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In this way the vascular system regulates itself, optimising its

blood circulation by pruning and recycling the unnecessary

vessels with reduced blood flow and blood pressure. This newly

uncovered process is important for understanding blood vessel

formation and regression on the cellular level, as this can also

explain the extraordinary plasticity and adaptability of the

vascular system. These investigations were again performed on

the zebrafish, as in this almost transparent fish the development

of blood vessels can be observed in the living animal using

modern microscopy techniques with extremely high temporal and

spatial resolution.

How the cell recognises its own membrane margins and how

fusion with neighbouring blood vessel cells is prevented are not

yet known. For a long time it has been postulated that each

individual cell of an organism has its own code. The regression

process could partly confirm this theory and we would like to

investigate the self-fusion process more closely. As tumours

require a well-developed vascular system for their growth, a better

understanding of the

de novo

formation and regression of specific

branches of the vascular network could open up possibilities for

the manipulation of such a system.

The favourable properties of the zebrafish regarding live imaging will

help to gain a better understanding of the cellular basis of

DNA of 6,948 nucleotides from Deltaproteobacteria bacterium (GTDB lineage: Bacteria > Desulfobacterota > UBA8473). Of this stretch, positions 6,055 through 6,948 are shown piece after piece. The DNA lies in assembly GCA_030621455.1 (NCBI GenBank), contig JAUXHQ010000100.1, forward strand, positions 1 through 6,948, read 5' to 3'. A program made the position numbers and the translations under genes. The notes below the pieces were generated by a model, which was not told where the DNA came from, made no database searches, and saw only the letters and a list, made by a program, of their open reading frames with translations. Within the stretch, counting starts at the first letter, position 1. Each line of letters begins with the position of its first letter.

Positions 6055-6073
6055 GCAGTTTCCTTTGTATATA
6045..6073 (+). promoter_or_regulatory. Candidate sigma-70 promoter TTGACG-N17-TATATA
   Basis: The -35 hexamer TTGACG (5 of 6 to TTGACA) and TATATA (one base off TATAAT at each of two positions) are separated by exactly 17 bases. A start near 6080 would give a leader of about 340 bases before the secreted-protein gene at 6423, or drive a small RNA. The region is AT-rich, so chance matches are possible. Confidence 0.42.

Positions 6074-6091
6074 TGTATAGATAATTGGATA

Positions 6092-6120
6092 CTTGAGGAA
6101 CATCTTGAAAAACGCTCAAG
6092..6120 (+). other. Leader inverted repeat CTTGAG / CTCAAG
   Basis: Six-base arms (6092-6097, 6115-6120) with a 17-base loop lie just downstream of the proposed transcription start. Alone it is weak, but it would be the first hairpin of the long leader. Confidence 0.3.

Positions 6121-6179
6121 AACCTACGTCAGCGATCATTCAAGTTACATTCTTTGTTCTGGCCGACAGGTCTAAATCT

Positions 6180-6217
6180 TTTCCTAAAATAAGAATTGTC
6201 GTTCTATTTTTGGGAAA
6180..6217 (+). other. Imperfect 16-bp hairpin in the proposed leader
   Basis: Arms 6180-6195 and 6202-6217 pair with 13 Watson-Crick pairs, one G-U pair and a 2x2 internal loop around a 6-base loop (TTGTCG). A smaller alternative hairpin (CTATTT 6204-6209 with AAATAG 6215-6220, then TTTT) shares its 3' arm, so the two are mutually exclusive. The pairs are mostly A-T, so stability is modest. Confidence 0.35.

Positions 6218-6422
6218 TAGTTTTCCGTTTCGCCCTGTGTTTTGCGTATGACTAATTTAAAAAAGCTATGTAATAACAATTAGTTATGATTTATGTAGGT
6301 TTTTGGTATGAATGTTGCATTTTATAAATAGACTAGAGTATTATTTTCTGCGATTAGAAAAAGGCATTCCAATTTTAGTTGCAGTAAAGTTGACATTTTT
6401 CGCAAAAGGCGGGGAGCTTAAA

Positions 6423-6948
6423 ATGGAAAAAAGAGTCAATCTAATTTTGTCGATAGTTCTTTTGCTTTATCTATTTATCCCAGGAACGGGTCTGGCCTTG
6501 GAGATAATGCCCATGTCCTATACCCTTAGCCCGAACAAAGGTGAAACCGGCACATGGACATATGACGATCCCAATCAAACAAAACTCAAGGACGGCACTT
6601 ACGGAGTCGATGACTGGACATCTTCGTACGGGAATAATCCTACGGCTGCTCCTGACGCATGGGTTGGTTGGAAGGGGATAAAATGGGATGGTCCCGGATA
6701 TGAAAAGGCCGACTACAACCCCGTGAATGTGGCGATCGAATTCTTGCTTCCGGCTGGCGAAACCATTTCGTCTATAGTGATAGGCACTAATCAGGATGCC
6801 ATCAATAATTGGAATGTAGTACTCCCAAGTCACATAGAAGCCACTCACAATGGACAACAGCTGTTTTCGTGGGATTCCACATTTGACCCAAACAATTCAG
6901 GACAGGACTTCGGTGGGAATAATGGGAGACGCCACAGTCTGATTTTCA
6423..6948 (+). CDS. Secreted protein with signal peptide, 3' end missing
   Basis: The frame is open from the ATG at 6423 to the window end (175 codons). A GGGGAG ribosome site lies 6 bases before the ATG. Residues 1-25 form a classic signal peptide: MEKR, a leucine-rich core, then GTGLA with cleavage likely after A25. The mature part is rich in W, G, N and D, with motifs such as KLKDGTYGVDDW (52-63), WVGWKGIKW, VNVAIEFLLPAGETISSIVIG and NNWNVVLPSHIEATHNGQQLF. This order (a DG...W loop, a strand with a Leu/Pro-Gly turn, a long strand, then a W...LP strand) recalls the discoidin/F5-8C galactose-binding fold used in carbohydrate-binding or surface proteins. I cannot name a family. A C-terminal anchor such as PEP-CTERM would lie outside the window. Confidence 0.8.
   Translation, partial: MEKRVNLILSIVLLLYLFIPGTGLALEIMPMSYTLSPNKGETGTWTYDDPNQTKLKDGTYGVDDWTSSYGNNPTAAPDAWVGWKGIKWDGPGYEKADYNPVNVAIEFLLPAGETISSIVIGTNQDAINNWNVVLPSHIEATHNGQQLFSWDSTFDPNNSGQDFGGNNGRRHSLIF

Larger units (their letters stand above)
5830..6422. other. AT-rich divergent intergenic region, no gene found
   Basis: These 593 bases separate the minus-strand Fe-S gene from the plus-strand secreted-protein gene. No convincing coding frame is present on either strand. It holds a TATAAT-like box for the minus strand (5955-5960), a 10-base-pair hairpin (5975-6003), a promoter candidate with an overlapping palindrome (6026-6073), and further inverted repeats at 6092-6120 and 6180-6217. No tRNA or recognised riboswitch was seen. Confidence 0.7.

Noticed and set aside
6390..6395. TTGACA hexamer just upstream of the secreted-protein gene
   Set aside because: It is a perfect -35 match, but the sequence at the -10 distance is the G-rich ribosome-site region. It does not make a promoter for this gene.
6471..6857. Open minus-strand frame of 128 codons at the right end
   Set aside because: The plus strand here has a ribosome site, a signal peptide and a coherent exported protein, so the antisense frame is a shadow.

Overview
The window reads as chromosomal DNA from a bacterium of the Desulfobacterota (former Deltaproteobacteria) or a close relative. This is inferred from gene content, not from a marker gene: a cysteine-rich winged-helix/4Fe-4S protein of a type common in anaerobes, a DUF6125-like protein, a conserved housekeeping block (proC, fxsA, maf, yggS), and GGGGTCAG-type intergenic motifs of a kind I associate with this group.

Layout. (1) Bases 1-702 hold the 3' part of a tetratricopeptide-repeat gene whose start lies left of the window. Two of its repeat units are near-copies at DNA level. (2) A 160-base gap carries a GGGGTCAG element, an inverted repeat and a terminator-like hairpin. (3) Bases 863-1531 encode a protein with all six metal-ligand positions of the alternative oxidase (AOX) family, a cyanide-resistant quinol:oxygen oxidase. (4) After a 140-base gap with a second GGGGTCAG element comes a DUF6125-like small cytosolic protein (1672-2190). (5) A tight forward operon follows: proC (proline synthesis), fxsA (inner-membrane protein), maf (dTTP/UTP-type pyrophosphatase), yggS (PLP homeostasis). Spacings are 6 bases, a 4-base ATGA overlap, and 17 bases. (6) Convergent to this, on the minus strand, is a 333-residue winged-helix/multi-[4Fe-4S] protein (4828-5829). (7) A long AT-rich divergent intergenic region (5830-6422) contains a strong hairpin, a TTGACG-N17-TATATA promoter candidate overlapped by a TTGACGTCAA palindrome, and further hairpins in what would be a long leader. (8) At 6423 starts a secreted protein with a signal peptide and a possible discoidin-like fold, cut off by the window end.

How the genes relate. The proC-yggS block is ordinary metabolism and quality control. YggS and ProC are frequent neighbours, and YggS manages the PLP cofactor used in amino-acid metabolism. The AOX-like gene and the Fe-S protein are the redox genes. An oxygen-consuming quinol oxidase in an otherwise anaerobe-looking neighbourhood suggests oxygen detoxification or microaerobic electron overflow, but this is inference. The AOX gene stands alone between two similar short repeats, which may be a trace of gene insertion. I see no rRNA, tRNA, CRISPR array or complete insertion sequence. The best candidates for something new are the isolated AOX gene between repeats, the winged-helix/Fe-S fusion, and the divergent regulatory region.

angiogenesis processes and thereby contribute invaluable insight

into the plasticity of this fascinating tubular network in development

and disease.Work in zebrafish has, of course, to be complemented

with studies in mouse and other model systems, as well as with

studies using human cells and patient information. Only then can

pathways be established with which vessels can be either trimmed

or further elaborated, depending on the patient’s needs.


Biozentrum der Universität Basel

Klingelbergstrasse 50/70

CH-4056 Basel platforms/overview/unit/affolter

H O R I Z O N 2 0 2 0 P R O J E C T S : P O R TA L




C A N C E R & C A R D I O V A S C U L A R D I S E A S E

Fig. 3 Endothelial cells in a remodelling vascular plexus; in the centre

of the image, an existing branch is in the process of being pruned

Fig. 2 Higher resolution image of endothelial cells in a living zebrafish embryo head. Blood vessels are shown in red, nuclei of the latter are shown in green